Tudor Mystery Review – Who could have drawn such medieval weirdness? | art

FOur strange children in black roll their big eyes in unison as they sing what you imagine a sad song about death. Wednesday Adams’ great-great-great-grandmother (and a few great ones) were on keyboards, playing the virgins, the leader of the group. Her clothes are serious but more ornate than those of her dark brethren. She looks at you in a charged and angry way.

This sharp psychological study of Renaissance adolescence is painted around 1565. Elizabeth I was Queen of England for less than a decade. William Shakespeare had just been born. But before this painting by an artist known as the Master Countess of Warwick, all that time crumbles and you seem to encounter real youth, a group of ruthless teenagers whose turbulent passions are trapped in their stiff silk costumes and set free. in music. Their songbooks reveal that they perform the introspective Sixth Psalm of King David, played to music by Josquin des Prez: “I am tired of being scolded: all night I make my bed swim; I wet my coat with my own tears.”

Whoever painted this hypnotic study was much more than just a portrait artist. This is a playful and dramatic work of art. There was clearly a great artist working in England in the 1560s – but they had never signed anything and weren’t recognized as existing until Roy Strong’s sharp eye in the 1560s spotted a similarity in style in a series of anonymous photographs. This painter has been called Master Countess of Warwick. Now, finally, this unknown star is getting his (or her?) first solo show.

Portrayed by Sir Thomas Knyvett, Master of the Countess of Warwick.
Tudor quirkiness… Sir Thomas Knyvett painted by the Master of the Countess of Warwick. Photo: © Compton Verney

It’s not entirely random to throw in the idea of ​​the Countess of Warwick’s mistress. Most of the professional artists in the Low Countries in the 16th century, where this obscure artist probably originated from, were men but there were some women too, including the portrait painter Katharina van Heemsen. So, perhaps the “master” is an unnecessary prejudice.

Whoever they are, this artist shows amazing empathy for women, men, kids, teens – even the monkey poop. The gallery is a gem case of Tudor eccentricity, all women and men in tight bodies. Right at the start of the show, you meet Thomas Knyvett of Ashwilthorpe, clad in a luxurious white gown that restricts his upper body in ways that would have been hard to hold in real life: his neck is disciplined by a long tubular collar and a ruff that gnaws at his chin while his waist is forced to taper into nothingness over his trousers. Fluffy dark.

No two fights here are alike. The Countess of Warwick herself, in the painting around which Strong bases his stylistic intuition, has a silk ruff supported by a high black collar and sprouting a pearly headband. Elizabeth Fitzgerald, Countess of Lincoln, wears pink and white candy that seems to be licking her throat like an open oyster. It suits Celtic skin and hair.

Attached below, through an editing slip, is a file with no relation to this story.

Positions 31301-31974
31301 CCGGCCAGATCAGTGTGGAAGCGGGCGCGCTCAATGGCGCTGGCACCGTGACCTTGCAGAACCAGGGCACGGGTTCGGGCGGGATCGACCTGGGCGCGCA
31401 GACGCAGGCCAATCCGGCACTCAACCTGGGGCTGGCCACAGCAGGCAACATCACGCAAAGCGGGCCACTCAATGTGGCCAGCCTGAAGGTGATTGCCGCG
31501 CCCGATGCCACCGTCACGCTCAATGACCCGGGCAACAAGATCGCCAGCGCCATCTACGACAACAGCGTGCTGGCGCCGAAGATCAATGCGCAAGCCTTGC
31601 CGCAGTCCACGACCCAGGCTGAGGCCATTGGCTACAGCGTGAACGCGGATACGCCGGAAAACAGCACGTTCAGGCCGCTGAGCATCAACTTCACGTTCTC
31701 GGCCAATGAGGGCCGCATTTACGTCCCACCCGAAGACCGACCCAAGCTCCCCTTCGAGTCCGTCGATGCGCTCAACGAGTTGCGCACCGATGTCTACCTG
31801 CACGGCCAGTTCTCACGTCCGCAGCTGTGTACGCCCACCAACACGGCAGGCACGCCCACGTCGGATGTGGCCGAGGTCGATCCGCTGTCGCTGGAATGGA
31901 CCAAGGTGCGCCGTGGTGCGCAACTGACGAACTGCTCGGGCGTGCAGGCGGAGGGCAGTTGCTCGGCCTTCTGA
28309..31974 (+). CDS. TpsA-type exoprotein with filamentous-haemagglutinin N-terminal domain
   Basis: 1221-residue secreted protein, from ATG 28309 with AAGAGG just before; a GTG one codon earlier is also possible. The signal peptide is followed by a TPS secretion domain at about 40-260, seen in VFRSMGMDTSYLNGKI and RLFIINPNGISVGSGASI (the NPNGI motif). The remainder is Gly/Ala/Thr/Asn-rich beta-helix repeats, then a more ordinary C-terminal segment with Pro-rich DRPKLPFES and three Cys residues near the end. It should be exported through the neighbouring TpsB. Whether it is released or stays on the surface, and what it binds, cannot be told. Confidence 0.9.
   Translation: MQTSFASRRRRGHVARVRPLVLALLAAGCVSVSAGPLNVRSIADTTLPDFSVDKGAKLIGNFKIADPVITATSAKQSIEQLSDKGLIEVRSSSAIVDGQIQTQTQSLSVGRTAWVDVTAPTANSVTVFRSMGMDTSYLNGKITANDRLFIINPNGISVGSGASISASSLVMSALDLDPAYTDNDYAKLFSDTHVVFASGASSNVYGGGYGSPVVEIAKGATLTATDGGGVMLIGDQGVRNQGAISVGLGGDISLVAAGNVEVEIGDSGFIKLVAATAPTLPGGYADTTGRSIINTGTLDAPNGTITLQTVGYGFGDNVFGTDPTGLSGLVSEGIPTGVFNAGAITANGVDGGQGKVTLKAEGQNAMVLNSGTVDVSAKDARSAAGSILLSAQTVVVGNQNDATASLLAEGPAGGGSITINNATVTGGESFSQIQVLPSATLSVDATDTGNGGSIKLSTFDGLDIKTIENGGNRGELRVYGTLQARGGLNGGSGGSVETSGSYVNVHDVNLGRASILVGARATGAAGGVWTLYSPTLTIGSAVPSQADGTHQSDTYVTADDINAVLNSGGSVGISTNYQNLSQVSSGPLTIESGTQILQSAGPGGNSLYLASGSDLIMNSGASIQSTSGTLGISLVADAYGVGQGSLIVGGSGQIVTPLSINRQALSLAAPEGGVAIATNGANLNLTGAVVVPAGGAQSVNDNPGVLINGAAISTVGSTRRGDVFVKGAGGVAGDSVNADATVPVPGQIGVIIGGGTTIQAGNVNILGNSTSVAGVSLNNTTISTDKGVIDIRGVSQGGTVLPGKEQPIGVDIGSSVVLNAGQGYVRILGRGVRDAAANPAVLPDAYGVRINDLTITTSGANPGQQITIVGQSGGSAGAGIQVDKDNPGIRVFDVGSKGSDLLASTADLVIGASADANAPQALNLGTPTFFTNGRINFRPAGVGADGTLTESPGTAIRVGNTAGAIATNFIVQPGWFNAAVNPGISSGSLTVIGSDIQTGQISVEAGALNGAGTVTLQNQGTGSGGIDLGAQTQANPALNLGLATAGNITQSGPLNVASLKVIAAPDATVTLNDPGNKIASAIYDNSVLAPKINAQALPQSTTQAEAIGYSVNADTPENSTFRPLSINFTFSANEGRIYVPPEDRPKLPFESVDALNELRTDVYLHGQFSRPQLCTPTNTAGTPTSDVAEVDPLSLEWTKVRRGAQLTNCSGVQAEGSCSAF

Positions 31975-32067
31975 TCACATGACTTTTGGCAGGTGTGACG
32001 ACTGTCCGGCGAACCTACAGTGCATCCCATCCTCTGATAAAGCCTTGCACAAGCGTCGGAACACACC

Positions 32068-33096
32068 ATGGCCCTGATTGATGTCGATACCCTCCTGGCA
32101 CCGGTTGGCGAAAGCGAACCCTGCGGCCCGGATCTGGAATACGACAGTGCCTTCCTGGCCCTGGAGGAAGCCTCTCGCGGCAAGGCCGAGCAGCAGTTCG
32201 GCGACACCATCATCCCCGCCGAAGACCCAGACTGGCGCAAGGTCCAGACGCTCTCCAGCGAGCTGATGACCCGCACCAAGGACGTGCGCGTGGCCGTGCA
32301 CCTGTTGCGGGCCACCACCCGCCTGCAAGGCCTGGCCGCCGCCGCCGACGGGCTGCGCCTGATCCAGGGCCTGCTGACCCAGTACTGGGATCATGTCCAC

Fitzgerald, known as Fair Geraldine after a love poem to her, was an Irish noblewoman who was influential at the court of Elizabeth I. These paintings are all of the high gentry, a social realm in which Elizabeth was a charismatic presence and women might have intimate access to her. William Brooke, 10th Lord Cobham, pictured with his family in 1567, was Warden of the Cinque Ports, but Lady Cobham also wielded authority as one of Elizabeth’s ladies of the bedchamber: it’s her eyes that draw you in while it seems so respectful to look at an artist.

Another masterpiece... William Brooke, 10th Lord Cobham and His Family by Master Countess of Warwick, 1567.
Another masterpiece… William Brooke, 10th Lord Cobham and His Family by Master Countess of Warwick, 1567. Photo: Reproduced with kind permission from the Marquess of Bath, Longleat

This is another masterpiece that goes beyond portraiture. The artist creates a dazzling and complex moment around a dining table where the couple’s six young children are enjoying themselves and playing with their pets. There is a stereotype that pre-modern children were expected to be young adults and were rarely spared. This is confused here. A child holds his apple like a treasure while his brother ignores a pleading dog. An older boy leaves his pet bird safely on his sleeve but the best pet of all is a monkey belonging to one of the girls, who gently stops him from attacking a parrot on the table. Her sisters are eating politely, but this palette is bursting with individuality, not cold conformity. While matching outfits for the little girls and boys emphasize their shared Cobham identity, each face is unique. You have an irresistible sense of personality and personality.

This is true of every painting this student has made of human excellence. It’s not just the goblins that stay with you, but the way Thomas Knyvett looks at you with nervous awareness, the melancholy of the Countess of Warwick, and the formidable looks of the young singers.

Sadly, some of the mystery is dissipated by this show’s real-life finale. Contemporary documents presented here finally mention the name of the lord of the Countess of Warwick. He was a student of the Flemish painter Hans Yörth. His name was Arnold Derrickson. Yet there is a new name to add to the cultural brilliance of Elizabethan England. Shakespeare, Sidney, Marlowe, Hilliard… Make way for Derrickson.

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